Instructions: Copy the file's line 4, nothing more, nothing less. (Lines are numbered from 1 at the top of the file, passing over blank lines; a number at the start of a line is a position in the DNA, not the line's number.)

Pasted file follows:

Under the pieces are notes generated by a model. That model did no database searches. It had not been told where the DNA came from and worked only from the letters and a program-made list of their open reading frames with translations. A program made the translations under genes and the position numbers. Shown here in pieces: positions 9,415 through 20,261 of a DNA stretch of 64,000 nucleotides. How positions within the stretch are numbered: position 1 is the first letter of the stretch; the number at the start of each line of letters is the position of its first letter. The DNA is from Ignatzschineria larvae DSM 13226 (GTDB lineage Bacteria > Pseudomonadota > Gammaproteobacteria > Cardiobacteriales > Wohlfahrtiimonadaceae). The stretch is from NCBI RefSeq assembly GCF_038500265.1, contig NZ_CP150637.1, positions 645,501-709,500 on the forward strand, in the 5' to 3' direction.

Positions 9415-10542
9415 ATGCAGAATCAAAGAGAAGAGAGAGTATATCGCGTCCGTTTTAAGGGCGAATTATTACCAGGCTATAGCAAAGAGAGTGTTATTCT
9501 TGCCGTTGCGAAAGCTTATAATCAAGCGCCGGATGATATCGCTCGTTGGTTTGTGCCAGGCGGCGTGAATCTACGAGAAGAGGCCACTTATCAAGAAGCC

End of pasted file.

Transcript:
9501 TGCCGTTGCGAAAGCTTATAATCAAGCGCCGGATGATATCGCTCGTTGGTTTGTGCCAGGCGGCGTGAATCTACGAGAAGAGGCCACTTATCAAGAAGCC